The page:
One of the most important lessons I ever learned in business, as a boss, & in life.
One of the best lessons I ever learned in business, as a boss, as a manager—nay, as a human—is that anger is fine, anger is natural, anger is not helped by burying it in shame—but that, too, anger expressed is rarely helpful or constructive. Too easily we fall into “anger = bad” mentality, which merely encourages shame and whitewashing and burying those genuine feelings and concerns beneath the veneer of “not acceptable.” And yet, too, as Redford my dog taught me (I wrote about this recently), anger doesn’t really work.
Now, I got angry yesterday. I expressed it. I felt good about expressing my concerns, but bad about how I expressed them. Anger doesn’t really work. It just creates more anger, too often. “Aggression creates aggression,” as is said in Buddhism.
But some years ago I would erupt in anger somewhat regularly. I was stressed out, and frankly a mediocre boss or manager. I never wanted to be a boss. Like many entrepreneurs who become bosses, victims of their own success (and I have many friends in similar situations), we just wanted to start something great, and work hard at that, and as we succeeded we hired nice people, and suddenly found ourselves not facing outwards, as entrepreneurs or dreams, building something—but inward, needing to grow as leaders and doers. And that’s a worthwhile path, and one I’m proud to have walked, though it’s often a steep and rocky path. I studied Authentic Leadership at Naropa University, I listened to endless hours of criticism, most of it constructive and helpful, even if it was difficult to hear. And I grew, and learned.
One of those learning moments was with my colleague X, who said, you know, that anger stuff you do really isn’t helpful, or good, you should stop doing that. But the way he said it was open, a conversation. So it allowed me to unpack my beliefs around it. I said, well, anger isn’t bad, completely, it can be clarifying and clear and cutting of BS, disrespect, laziness…a whole host of obstacles.
And he said something like, those may be real obstacles, but anger or temper still isn’t the way to deal with those things. And that made sense to me, and I have slowly, or perhaps quickly given my life habits, grown out of that way of doing things. And as noted above, I still fall into it sometimes, when stressed, when frustrated, when caring but confused.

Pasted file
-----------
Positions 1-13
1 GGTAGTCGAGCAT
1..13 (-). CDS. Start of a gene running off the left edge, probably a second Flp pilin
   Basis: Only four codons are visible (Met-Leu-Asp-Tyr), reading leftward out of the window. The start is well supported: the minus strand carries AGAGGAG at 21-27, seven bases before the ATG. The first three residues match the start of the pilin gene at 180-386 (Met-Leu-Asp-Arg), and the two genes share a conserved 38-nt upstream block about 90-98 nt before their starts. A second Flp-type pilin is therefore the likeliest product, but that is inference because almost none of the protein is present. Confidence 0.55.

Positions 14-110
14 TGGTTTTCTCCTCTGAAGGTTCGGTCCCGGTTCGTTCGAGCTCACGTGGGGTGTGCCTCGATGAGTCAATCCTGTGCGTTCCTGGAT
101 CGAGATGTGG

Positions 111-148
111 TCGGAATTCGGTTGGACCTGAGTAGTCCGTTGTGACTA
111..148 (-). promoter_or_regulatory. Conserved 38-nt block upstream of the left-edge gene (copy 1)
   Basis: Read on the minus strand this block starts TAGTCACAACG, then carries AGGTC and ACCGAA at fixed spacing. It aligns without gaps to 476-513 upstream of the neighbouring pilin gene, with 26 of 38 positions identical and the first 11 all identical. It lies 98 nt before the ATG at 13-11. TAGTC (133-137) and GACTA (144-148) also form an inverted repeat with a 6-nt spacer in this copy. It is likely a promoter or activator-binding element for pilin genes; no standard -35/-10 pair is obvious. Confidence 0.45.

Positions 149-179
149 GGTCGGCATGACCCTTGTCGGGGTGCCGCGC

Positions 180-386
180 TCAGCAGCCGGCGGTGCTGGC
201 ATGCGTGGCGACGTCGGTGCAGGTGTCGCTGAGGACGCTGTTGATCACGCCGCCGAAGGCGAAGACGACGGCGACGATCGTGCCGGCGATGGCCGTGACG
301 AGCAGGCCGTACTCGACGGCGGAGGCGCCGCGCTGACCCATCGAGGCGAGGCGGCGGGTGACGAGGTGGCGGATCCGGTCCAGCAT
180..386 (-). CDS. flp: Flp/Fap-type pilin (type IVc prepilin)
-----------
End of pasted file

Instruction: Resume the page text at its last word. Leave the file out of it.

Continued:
In that vein, I’ve known many cooks in my life, and many in the Buddhist world, and most of them were aggressive. So I found this helpful—for me, and perhaps for you, and certainly for them.
Eric Ripert: We Shouldn’t Be Proud of Chefs Who Are Screaming In The Kitchen
Anthony Bourdain, Gordon Ramsey, & the Glorification of Verbal Abuse in Toxic Work Environments.
A great comment:
“I was in a theater production where the conductor yelled at one of the instrumentalists. I complained to my brother, a doctor, saying something like “I could understand if people in your line of work yell, because they’re saving lives. We’re just making music!” And he goes “yelling isn’t appropriate in medicine either.”
Like another commenter said, it just shows you’re not communicating or teaching effectively.”
A reminder of what we’re talking about:
A few more comments on the Ripert video:
“I worked with James Beard chefs, and two who won Iron Chef. None of them yelled. They were very happy and thought good food was life changing. Spent a summer at a speakeasy writing their cocktail menu for the next two years, chef yelled and threw stuff. He wasn’t even very good. My experience is the pretend chefs believe the TV shows. The good ones are surrounded by quality chefs they hand picked. Therefore they’ve no reason to yell.”
“I think it’s not unlike the various guys who worked as assistants to Bill Belichik, go somewhere else and try to impose the “Patriot Way”, and flame out terribly.
Bill Belichik is a huge asshole, AND a great football coach. But the first part isn’t required for the second part, and that second part is way more important but much harder. So if you’re not as good, you lean into the asshole bit as a way of compensating. And like Ripert says, having that example of a successful asshole on TV is destructive.”
A few more:
“Yeah I never liked that behaviour either. It just creates a horrible atmosphere in already difficult conditions and makes people dread going to work. It’s no wonder the mental health stats for people working in kitchens is so terrible. I’d say about 50% of the chefs I worked with had some sort of mental episode (including myself) at some point.
If I ever spotted any of the junior chefs starting to flail because of the pressure I’d just send them outside to cool off for 5 minutes. Shouting at someone who’s already buckling doesnt help anyone. Doesn’t help them, doesn’t help you, doesn’t help the customer. Just get them out of it so they can gather their head and bring them back in and start fresh.”
“Yep, where I work (upper mid lvl restaurant) if someone drops a trey of food or glasses or whatever it may be everyone but the person who just embarrassed themself starts working together to fix the situation and the person usually is told to go sit in the office or outside to give them a second to calm down a little.”